<p>The timing for SageMath kernel is <code>1 loop, best of 5: 186 ms per loop</code>, while that for Python is <code>1 loop, best of 5: 7.07 s per loop</code>. With this snippet I think no variable was cached. I also cprofiled a stand-alone .py file with the same lines (expect the <code>%timeit</code> line), whose timing is close to the Python kernel. Any idea what could cause this huge performance difference?</p>
<p><a href="https://ibb.co/DYg6f7F">Image which kernel to use</a></p>
https://ask.sagemath.org/question/55851/python-kernel-seriously-slower-than-sagemath-kernel/?comment=55856#post-id-55856For example, `polytopes.cube() * 37/45` returns "A 3-dimensional polyhedron in RDF^3 ..." in a Python notebook while it returns "A 3-dimensional polyhedron in QQ^3 ..." in a Sage notebook.Wed, 24 Feb 2021 01:40:20 +0100https://ask.sagemath.org/question/55851/python-kernel-seriously-slower-than-sagemath-kernel/?comment=55856#post-id-55856Comment by zhaiyu for <p>Hi, I just found the Python kernel is seriously slower than the SageMath one.</p>
<p>This was the snippet to reproduce:</p>
<pre><code># intersection profiling with Python session
from sage.all import *
def run(num):
cube = (polytopes.cube() * 37 / 45).change_ring(QQ)
for i in range(num):
hspace = Polyhedron(ieqs=[[1/2, 1/(i+1), 0, 0]]).change_ring(QQ)
intersection = hspace.intersection(cube)
%timeit run(100)
</code></pre>
<p>The timing for SageMath kernel is <code>1 loop, best of 5: 186 ms per loop</code>, while that for Python is <code>1 loop, best of 5: 7.07 s per loop</code>. With this snippet I think no variable was cached. I also cprofiled a stand-alone .py file with the same lines (expect the <code>%timeit</code> line), whose timing is close to the Python kernel. Any idea what could cause this huge performance difference?</p>
<p><a href="https://ibb.co/DYg6f7F">Image which kernel to use</a></p>
https://ask.sagemath.org/question/55851/python-kernel-seriously-slower-than-sagemath-kernel/?comment=55871#post-id-55871I think John made a good point. It's not fair to compare Python Jupyter notebook to [SageMath Jupyter notebook or SageNB]. For performance issue I would stick with a 'native' Sage runtime. But does this mean faster execution or better integration (i.e. import Sage as a library in a Python script) we can only pick one?Wed, 24 Feb 2021 10:40:38 +0100https://ask.sagemath.org/question/55851/python-kernel-seriously-slower-than-sagemath-kernel/?comment=55871#post-id-55871Comment by zhaiyu for <p>Hi, I just found the Python kernel is seriously slower than the SageMath one.</p>
<p>This was the snippet to reproduce:</p>
<pre><code># intersection profiling with Python session
from sage.all import *
def run(num):
cube = (polytopes.cube() * 37 / 45).change_ring(QQ)
for i in range(num):
hspace = Polyhedron(ieqs=[[1/2, 1/(i+1), 0, 0]]).change_ring(QQ)
intersection = hspace.intersection(cube)
%timeit run(100)
</code></pre>
<p>The timing for SageMath kernel is <code>1 loop, best of 5: 186 ms per loop</code>, while that for Python is <code>1 loop, best of 5: 7.07 s per loop</code>. With this snippet I think no variable was cached. I also cprofiled a stand-alone .py file with the same lines (expect the <code>%timeit</code> line), whose timing is close to the Python kernel. Any idea what could cause this huge performance difference?</p>
<p><a href="https://ibb.co/DYg6f7F">Image which kernel to use</a></p>
https://ask.sagemath.org/question/55851/python-kernel-seriously-slower-than-sagemath-kernel/?comment=55852#post-id-55852My env:
macOS 10.15.6 (RAM 16GB)
SageMath 9.1Tue, 23 Feb 2021 23:42:31 +0100https://ask.sagemath.org/question/55851/python-kernel-seriously-slower-than-sagemath-kernel/?comment=55852#post-id-55852Comment by John Palmieri for <p>Hi, I just found the Python kernel is seriously slower than the SageMath one.</p>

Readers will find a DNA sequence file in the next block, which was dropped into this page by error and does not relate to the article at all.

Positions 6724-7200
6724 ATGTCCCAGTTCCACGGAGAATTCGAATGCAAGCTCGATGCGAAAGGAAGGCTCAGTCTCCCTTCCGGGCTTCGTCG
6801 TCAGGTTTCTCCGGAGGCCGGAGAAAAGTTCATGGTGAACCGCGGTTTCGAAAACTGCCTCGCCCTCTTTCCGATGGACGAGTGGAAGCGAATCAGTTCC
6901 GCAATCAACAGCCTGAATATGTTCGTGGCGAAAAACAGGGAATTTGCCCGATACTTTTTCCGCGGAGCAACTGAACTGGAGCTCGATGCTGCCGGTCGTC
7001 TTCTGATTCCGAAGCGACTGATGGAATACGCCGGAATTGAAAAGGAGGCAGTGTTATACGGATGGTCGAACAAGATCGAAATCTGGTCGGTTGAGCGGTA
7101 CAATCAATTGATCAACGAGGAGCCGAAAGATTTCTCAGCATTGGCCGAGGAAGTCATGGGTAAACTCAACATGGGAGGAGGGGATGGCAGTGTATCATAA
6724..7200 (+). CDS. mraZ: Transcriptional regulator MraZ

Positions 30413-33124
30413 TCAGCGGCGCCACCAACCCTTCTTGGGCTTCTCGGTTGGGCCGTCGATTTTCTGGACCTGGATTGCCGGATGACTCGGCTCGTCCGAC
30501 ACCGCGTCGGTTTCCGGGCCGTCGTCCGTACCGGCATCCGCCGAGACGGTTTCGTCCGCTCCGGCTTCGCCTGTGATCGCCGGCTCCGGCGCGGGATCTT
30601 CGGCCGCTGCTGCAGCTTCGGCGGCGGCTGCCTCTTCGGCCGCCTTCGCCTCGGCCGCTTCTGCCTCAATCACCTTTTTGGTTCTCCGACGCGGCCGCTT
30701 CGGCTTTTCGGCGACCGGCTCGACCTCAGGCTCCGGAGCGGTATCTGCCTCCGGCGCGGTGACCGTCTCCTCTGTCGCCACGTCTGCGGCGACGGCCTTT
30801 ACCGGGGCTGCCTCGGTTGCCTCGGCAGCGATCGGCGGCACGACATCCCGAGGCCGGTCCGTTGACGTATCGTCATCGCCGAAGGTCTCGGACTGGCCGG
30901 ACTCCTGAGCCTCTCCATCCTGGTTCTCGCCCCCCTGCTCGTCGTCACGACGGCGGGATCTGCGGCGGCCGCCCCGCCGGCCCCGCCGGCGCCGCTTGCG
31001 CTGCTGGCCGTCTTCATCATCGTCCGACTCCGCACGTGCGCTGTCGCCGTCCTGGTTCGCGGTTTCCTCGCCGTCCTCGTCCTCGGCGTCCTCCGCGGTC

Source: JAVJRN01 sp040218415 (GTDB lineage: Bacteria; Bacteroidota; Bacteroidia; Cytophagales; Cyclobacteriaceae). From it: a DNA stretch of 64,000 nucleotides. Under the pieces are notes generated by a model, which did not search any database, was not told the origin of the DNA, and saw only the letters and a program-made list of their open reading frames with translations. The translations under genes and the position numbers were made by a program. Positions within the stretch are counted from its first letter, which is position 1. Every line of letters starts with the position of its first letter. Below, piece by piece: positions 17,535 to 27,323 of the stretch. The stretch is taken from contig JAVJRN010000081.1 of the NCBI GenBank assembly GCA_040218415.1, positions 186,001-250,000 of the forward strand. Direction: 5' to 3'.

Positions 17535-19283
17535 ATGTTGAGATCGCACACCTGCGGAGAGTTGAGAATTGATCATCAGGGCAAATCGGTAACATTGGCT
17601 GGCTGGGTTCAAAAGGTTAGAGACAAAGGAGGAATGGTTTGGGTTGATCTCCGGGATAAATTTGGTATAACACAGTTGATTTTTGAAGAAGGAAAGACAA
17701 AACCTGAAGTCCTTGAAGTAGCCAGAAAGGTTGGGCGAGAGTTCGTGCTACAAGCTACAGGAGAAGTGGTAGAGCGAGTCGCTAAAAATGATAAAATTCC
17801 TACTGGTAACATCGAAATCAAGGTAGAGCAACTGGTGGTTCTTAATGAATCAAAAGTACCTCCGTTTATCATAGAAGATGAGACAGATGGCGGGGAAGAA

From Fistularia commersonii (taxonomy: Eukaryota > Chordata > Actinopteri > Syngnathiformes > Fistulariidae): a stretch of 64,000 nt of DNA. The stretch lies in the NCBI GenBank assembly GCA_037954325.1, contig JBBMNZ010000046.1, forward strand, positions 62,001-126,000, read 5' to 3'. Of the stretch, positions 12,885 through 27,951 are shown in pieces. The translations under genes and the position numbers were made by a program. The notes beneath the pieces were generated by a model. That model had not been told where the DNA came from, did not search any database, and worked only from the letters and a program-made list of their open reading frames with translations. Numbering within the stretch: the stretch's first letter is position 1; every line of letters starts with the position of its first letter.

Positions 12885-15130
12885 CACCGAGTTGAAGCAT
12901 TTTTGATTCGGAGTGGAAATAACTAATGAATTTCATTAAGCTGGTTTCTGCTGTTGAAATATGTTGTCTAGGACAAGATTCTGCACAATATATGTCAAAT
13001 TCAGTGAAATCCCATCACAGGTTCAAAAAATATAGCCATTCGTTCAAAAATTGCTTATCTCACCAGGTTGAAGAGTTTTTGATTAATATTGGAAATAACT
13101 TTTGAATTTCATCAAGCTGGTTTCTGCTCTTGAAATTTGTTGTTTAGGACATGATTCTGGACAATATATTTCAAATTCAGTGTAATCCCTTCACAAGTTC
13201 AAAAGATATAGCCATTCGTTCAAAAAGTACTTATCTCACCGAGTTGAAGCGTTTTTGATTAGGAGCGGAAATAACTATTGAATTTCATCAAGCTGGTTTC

<p>This was the snippet to reproduce:</p>
<pre><code># intersection profiling with Python session
from sage.all import *
def run(num):
cube = (polytopes.cube() * 37 / 45).change_ring(QQ)
for i in range(num):
hspace = Polyhedron(ieqs=[[1/2, 1/(i+1), 0, 0]]).change_ring(QQ)
intersection = hspace.intersection(cube)
%timeit run(100)
</code></pre>
<p>The timing for SageMath kernel is <code>1 loop, best of 5: 186 ms per loop</code>, while that for Python is <code>1 loop, best of 5: 7.07 s per loop</code>. With this snippet I think no variable was cached. I also cprofiled a stand-alone .py file with the same lines (expect the <code>%timeit</code> line), whose timing is close to the Python kernel. Any idea what could cause this huge performance difference?</p>
<p><a href="https://ibb.co/DYg6f7F">Image which kernel to use</a></p>
https://ask.sagemath.org/question/55851/python-kernel-seriously-slower-than-sagemath-kernel/?comment=55855#post-id-55855Maybe one difference is that in a Sage notebook (SageNB or Jupyter), the numbers are treated as Sage integers, rationals, etc., while there is going to be a lot of coercion and conversion when you're dealing with a Python notebook. Just a guess.Wed, 24 Feb 2021 01:36:28 +0100https://ask.sagemath.org/question/55851/python-kernel-seriously-slower-than-sagemath-kernel/?comment=55855#post-id-55855Comment by Emmanuel Charpentier for <p>Hi, I just found the Python kernel is seriously slower than the SageMath one.</p>
<p>This was the snippet to reproduce:</p>
<pre><code># intersection profiling with Python session
from sage.all import *
def run(num):
cube = (polytopes.cube() * 37 / 45).change_ring(QQ)
for i in range(num):
hspace = Polyhedron(ieqs=[[1/2, 1/(i+1), 0, 0]]).change_ring(QQ)
intersection = hspace.intersection(cube)
%timeit run(100)
</code></pre>
<p>The timing for SageMath kernel is <code>1 loop, best of 5: 186 ms per loop</code>, while that for Python is <code>1 loop, best of 5: 7.07 s per loop</code>. With this snippet I think no variable was cached. I also cprofiled a stand-alone .py file with the same lines (expect the <code>%timeit</code> line), whose timing is close to the Python kernel. Any idea what could cause this huge performance difference?</p>
<p><a href="https://ibb.co/DYg6f7F">Image which kernel to use</a></p>